Note: it’s a myth that tornadoes will lead you to the Emerald City. If you want to get out of Kansas, just relocate.


Hurricanes aren’t quite the same as tornadoes, but you didn’t come here for science, you came here for practical advice. While the above suggestions still apply, everything’s going to be a lot worse for a lot longer, so act now by constructing a concrete underground shelter and stocking those shelves.


The best way to protect yourself against floods is to not get gay married. If it’s too Looking_downtown_from_Riverfront_Ave_Calgary_Flood_2013late for that (congratulations by the way), the best thing to do is to get into the bath. As you are normally wet in the bath, it’ll feel less like a crisis and more like the norm and thus you can think more clearly. Don’t bother with sandbags; they are really, really heavy. If you do have the strength, go out to your garden and dig holes — this will give the water a place to go. You could even dig one in your neighbour’s garden and charge them for installing a pond — think creatively!

Weaklings should carefully consider which possessions to carry up to the roof first. Help will eventually come, usually in the form of politicians in wellies.

Wild Animal Attacks

Spring weather means that hibernating animals are starting to rouse and emerge from their wintry naps, drowsy and hungry. Plus when they find out that no one stopped January’s presidential inauguration, they are also going to be well pissed off. Your reaction will depend on the type of animal staring you down.


Wolves can only focus on one thing at a time. Throw some clothing or an infant at the wolf and then book it out of there before it realises what precisely is going on.Black_bear_large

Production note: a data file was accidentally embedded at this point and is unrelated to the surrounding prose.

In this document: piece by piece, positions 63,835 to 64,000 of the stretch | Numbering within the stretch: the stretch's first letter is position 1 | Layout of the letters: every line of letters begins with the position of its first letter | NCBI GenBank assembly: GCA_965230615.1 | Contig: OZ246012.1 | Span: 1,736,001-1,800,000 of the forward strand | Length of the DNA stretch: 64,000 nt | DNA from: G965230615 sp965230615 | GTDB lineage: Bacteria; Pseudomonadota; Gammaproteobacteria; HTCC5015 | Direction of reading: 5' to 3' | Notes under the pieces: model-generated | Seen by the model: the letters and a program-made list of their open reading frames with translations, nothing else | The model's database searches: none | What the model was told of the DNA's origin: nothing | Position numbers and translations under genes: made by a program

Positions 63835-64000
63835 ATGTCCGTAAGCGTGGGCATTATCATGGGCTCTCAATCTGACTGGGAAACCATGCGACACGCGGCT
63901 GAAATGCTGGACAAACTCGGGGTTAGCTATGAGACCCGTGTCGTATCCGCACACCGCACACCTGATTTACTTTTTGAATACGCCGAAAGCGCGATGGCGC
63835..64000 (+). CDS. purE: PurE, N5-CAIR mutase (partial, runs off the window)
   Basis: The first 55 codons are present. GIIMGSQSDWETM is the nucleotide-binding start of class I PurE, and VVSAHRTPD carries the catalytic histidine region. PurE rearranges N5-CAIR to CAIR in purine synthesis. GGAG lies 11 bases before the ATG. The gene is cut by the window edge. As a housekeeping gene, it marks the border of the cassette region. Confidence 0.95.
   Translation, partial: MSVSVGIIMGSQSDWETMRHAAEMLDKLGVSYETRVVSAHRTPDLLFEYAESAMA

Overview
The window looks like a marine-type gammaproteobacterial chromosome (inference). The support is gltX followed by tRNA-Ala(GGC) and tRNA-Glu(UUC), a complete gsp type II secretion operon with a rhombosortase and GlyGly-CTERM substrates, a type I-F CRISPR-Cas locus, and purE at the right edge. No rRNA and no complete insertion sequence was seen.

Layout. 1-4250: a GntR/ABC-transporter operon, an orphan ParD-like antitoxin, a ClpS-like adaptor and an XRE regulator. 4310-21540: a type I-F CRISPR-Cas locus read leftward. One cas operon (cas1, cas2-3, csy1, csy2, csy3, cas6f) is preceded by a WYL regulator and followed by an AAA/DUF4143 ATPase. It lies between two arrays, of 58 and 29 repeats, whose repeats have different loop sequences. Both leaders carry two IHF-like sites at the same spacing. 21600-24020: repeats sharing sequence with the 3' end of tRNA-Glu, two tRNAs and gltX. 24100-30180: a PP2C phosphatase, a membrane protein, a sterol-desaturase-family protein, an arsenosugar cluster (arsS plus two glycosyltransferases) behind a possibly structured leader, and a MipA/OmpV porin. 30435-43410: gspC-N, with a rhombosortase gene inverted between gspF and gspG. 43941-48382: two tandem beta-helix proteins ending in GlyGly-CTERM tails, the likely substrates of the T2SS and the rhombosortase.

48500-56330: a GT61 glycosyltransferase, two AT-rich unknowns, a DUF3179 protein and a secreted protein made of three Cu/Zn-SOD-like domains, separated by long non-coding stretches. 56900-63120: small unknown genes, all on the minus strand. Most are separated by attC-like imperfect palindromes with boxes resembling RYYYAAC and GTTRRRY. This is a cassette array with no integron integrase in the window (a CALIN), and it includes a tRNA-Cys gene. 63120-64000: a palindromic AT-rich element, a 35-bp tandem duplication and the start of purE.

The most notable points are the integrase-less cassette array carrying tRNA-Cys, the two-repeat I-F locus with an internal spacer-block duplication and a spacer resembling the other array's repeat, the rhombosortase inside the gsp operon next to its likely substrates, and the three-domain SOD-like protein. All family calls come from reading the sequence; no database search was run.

Bears look cute, but they are deadly. Seriously. Don’t muck about. Get yourself to the nearest elementary school, borrow a child’s gun, and blow the bear’s brains out.


If a fox is attacking you, you must have done something to aggravate it. If you survive the attack, promise yourself you’ll leave foxes alone in the future. So what if they eat leftovers out of your bins? Is that a crime? (If it is, it shouldn’t be.) Shop less wastefully from now on.


Always wrestle raccoons. They like it. They think it’s fun.


If you’ve got a goat on you, offer it to the chupacabra in exchange for your safety. If you don’t have a goat, take a quick photo then back away slowly to make your escape.

Since most of my emergency training was done when I was a child, it is, admittedly, more geared toward those living in the United States. However, soon everyone on the planet will get to live in fear of the environmental repercussions of 45’s well-informed stance on climate change, so at least bookmark this page for future reference.

Until then, enjoy the daffodils!

2 Responses to “How to Effectively Deal with Natural Disasters (Spring Edition)”

  1. susieb4547 Monday, 20 March 2017 at 20:18 #

    One of your best advise columns ever…I’m still laughing (I’m suppose to laugh, right?). However you did not mention “Stop, Drop and Roll” advice which would apply to almost all the above disasters (except perhaps the Raccoon attack, as he will think it’s another clever game). I now feel equipped to handle most any problem, so my lawyer will be contacting you shortly.

  2. Antonia Matthew Tuesday, 21 March 2017 at 01:27 #

    wonderful — helps to deal with the national disaster!

    On Mon, Mar 20, 2017 at 1:56 PM, Everyone Needs an Algonquin wrote:

    > SW/AWW posted: “Today officially marks the first day of Spring, which can > only mean one thing: you are now at risk of a major natural disaster. (The > date also marks two months since a certain someone became the 45th > president of the United States, but I’d call that more ” >